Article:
CIRCE Foundation Paper - part 4

Submitted by Sabrina Lambat | published 13th Jul 2011 | last updated 17th Mar 2020
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Principles of Adaptation

Here are 10 general principles of adaptation distilled from our current thinking, as outlined above, that form the basis for developing and implementing processes to support adaptation in practice.

1. Adaptation is a process of social and institutional learning that recognises often competing stakeholder goals and processes and uses information at various levels and in many ways; rather than equating adaptation with a reduction in vulnerability as a scientific or technical forecast.

2. Adaptation strategies and actions should be robust against a wide variety of future conditions; rather than assuming we can predict future impacts and provide climate proofing measures. Think of climate change as a range of not-implausible futures for which current climate scenarios are an initial estimate. However, it is not possible to assign probabilities--the scenarios are plausible samples from an unknown population.

3. Adaptation is specific processes of stakeholder decision making, in specific contexts, related to specific threats and opportunities; rather than a unique process of climate change risk management or generic solutions that can be transplanted from other contexts.

4. We approach adaptation from the perspective of the use and value of information in making a decision; rather than risk assessment, scenario development and decision evaluation (such as multi-criteria analysis) as endpoints in their own right. The key is in using information to reduce the uncertainty surrounding a decision.

5. We seek to introduce information about vulnerability and climatic risks in ways that communicate robust conclusions and critical uncertainties that might influence a decision outcome; rather than leaving users to sift through the caveats and confidence ratings in scenarios and forecasts.

6. Effective adaptation equips people and institutions alike to cope with a wide range of contingencies. Learning is achieved through rolling re-assessments that account for changing conditions. Our aim is to integrate climate change and climate change adaptation in 'good enough' practice in risk management; rather than expecting decision makers to adopt new perspectives and analytical tools and to differentiate between decision making for current issues and long-term sustainable development.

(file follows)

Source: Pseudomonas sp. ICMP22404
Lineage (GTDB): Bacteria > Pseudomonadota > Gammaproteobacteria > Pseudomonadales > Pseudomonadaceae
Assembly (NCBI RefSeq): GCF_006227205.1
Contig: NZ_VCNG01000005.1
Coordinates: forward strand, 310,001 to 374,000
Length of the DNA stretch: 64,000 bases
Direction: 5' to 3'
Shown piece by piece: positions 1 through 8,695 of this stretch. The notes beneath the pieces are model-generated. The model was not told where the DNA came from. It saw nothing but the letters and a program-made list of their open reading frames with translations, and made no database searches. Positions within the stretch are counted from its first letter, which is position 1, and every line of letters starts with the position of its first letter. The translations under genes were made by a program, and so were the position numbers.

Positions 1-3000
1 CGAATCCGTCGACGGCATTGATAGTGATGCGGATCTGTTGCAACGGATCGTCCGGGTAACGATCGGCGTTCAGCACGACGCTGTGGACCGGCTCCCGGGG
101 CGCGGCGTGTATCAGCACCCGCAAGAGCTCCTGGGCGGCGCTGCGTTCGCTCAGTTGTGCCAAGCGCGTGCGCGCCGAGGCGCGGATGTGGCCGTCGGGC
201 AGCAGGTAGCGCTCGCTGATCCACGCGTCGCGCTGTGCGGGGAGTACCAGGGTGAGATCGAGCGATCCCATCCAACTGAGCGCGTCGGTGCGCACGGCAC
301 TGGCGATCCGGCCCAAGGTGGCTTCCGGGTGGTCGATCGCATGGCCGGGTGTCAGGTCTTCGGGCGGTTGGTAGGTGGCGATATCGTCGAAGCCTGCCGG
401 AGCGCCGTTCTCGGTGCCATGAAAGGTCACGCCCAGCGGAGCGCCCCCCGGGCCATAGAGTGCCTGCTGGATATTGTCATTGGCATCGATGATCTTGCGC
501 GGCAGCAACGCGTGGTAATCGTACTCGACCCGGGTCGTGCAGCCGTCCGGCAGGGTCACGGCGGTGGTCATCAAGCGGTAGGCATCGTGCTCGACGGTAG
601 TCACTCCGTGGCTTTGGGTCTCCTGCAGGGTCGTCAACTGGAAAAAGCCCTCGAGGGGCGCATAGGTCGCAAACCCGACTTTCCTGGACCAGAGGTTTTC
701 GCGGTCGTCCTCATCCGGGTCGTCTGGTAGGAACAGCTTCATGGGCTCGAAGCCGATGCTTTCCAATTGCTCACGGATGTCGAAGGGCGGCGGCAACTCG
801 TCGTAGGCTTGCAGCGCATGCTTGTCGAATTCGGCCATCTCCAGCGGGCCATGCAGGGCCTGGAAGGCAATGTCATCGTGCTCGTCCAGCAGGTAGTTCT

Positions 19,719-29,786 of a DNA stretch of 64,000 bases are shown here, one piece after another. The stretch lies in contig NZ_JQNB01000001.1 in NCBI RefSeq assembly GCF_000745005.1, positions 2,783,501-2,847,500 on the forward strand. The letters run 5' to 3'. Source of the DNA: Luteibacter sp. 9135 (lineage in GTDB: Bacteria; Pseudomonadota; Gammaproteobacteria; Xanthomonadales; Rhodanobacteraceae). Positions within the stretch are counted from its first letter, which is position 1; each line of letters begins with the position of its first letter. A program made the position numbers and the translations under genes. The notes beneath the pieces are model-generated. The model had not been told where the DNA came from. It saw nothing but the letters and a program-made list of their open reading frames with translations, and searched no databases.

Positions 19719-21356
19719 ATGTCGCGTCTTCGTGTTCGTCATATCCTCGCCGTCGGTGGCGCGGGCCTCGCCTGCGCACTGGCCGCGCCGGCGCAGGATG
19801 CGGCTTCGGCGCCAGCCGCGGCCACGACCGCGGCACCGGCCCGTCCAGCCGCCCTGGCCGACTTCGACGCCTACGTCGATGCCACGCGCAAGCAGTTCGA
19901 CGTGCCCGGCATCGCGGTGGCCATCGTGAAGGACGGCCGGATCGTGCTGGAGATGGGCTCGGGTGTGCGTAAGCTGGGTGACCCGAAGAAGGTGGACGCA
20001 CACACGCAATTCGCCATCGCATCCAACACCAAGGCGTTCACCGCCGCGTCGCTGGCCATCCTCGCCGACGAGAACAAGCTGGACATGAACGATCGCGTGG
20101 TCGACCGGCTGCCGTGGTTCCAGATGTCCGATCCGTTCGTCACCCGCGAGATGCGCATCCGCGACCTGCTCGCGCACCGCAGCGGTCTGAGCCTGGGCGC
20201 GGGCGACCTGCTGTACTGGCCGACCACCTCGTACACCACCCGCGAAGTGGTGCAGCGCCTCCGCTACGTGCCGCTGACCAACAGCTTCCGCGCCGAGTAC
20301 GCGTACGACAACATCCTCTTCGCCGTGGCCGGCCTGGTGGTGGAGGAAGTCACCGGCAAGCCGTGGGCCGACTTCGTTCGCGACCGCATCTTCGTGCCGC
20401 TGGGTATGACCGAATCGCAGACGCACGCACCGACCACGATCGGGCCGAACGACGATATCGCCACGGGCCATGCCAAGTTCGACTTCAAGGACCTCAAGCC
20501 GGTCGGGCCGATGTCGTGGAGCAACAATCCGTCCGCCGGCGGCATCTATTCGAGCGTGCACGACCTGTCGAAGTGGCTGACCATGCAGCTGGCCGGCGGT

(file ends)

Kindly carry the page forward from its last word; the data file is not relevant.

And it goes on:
7. Focus on screening adaptation options

8. The development of appropriate communication tools to encourage consensus among stakeholders on adaptation options requires shared information and participatory techniques focused on exploring synergies, conflicts and awareness raising around potential adaptation pathways.

9. There is a lot of uncertainty about future climate changes, but we do know enough to act.

10. Enduring partnerships, between experts and practitioners, multiple stakeholders and across scales, are essential for building adaptive capacity over the time scales required by climate change. Such partnerships rest on shared purpose, principles and vision, and fairness and trust in working together.

It is these principles that guide the process being developed within weADAPT to support adaptation. We expect that entry points and pathways through this process will vary between stakeholders and applications. This is illustrated by documenting prototypes of such adaptation processes for specific countries, as explained below.